i've been storing my asparagus in the fridge like this. it really works. stays fresh way longer. i trim the ends ever so slightly when i bring it home. then stick it in a bit of water in a ramekin. fabulously fresh when i remove it several days later. no more dried up stems and mushy tops. seems silly. but works.
by the way. it snowed over a foot yesterday. r broke his wrist in two places in a showdown with a snowplow while hiking to the train. new cast. bright blue. now this morning it is 11 degrees. winter is toying with us. we will not be deterred. and maybe next time we will let the snowplows plow a bit more before he sets out. stamina. perseverance. hearty sustenance required.
now, we don't eat a lot of meat. we eat meat or fish maybe once a week. some of us less than that. but hearty food is desired right now so that we can power through the last bit of winter and maybe heal our broken spirits (bones). yet spring is around the corner. lightness and heartiness. hmmmm. what to serve for supper? i came up with couscous (with lemon scallions and cherry tomatoes), asparagus (with lemony mayonaise sauce), and sauteed pork chops. we love pork the most of all the meats. but, i have to warn you, pork chops cooked in this manner are indescribably delicious. tender. juicy. not at all dry or stiff. yet cooked thoroughly, carmelized, succulent. but i don't want to oversell. try it. maybe it will taste alright.
secret technique. first you must bury the pork chops in a blizzard of salt for a while (30 minutes to an hour) like this:
good gog that is a lot of salt, you are thinking. and you are right. underneath and on the sides and all around. these pork chops, they must be completely surrounded by salt (but please, don't worry we are going to rinse it all off a bit later). for some reason which is unknown to me, this salt blizzarding technique tenderizes and transforms the pork. some things just work like magic. this is one of those things.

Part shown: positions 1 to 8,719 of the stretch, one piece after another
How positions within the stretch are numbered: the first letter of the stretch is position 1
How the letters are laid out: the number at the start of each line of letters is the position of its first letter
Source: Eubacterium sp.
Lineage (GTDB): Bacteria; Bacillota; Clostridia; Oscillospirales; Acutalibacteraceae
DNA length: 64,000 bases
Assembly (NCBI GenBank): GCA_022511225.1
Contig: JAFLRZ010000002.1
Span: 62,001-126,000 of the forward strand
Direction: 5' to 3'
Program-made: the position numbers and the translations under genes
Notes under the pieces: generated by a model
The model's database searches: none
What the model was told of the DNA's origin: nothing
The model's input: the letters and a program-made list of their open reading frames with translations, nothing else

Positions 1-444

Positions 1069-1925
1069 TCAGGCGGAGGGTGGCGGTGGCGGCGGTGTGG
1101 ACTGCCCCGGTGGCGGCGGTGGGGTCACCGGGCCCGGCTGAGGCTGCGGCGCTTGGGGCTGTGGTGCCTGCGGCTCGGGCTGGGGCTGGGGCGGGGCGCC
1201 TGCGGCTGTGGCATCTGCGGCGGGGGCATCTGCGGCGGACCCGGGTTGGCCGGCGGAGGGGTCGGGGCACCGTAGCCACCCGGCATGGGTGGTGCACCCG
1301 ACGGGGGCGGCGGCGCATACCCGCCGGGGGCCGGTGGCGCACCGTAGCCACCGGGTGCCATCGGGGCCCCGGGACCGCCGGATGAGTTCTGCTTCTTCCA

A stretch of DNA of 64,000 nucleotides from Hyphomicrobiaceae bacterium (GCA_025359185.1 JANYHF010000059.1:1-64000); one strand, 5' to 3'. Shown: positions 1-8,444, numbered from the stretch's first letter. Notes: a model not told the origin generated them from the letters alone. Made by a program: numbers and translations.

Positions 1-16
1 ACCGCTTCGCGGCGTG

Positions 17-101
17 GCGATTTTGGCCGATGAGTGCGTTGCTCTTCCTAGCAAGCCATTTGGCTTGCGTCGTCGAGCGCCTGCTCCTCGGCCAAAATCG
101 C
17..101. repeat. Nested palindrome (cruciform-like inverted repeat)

now, while the pork is resting in all of that salt, prep the rest of the dinner. asparagus rinsed and trimmed. check. scallions trimmed, rinsed and chopped. check. cherry tomatoes, rinsed and chopped, check. lemons washed, squeezed and juiced. check. time to fire up the stove.
wash. trim ends. fill skillet or saute pan with 1 to 2 inches of water. bring to boil. add 2 teaspoons salt. when boiling, add asparagus, cook until tender and bright green. around 3 to 4 minutes unless quite thick-stemmed. in that case cook at a lower temperature for a bit longer so the outside doesn't overcook while the insides remain crunchy. serve with lemony mayonnaise sauce.
1 cup whole wheat couscous (may vary follow package directions for ratios)
2 cups chicken stock or salted water
16 cherry tomatoes, chopped
3 scallions, sliced
juice of 2 lemons
4 TBSP olive oil
marinate tomatoes and scallions in 3 TBSP of the olive oil and the lemon juice. bring 2 cups chicken stock to boil. add remaining 1TBSP olive oil to water. add 1 cup couscous according to package directions (generally pour into boiling liquid, stir, remove from heat and cover. let sit for 5 minutes. stir and fluff.) add tomato/scallion/olive oil mixture. stir to combine.
3 or 4 large boneless thick cut pork loin chops
1 or 2 TBSP olive oil
a lotta salt
salt thoroughly on all sides. allow to rest for 30 minutes or up to 1 hour. rinse salt off with cool water. pat dry with paper towels. heat skillet to high. add olive oil to pan (i saute most things in olive oil unless cooking at super high heat in which case i use rice bran oil). saute on high heat for 1 minute. then turn to other side. cook for one minute more on high heat. immediately reduce heat to low. yes quite low. turn over and cook for another 2 to 6 minutes per side depending on thickness of your chops. the clock will tell you how long. 1/2 inch thick chops will require 2 or 3 minutes per side. 1 inch thick chops will require 3 to 4 minutes per side. 1 and a half to two inch chops 4 to 6 minutes per side. six minutes is only for those super duper thick chops. you will have to gauge it. but watch the clock. it takes out all the guess work. it is the only path to success. when are they done? when both sides are nice and browned, when the top is firm to the touch. but not too firm. now the hard part. let the meat rest in the pan for 10 minutes before serving. this will be hard because family members' olfactory senses will most likely be tingling, and they will be milling about the kitchen hungrily. the resting is absolutely required. serve the couscous and asparagus several minutes early with some fresh italian peasant bread and some olive oil to dip. that will whet their appetite. maybe just maybe they will eat way more vegetables this way. this meal is easy on the cook, it doesn't take long at all to prepare.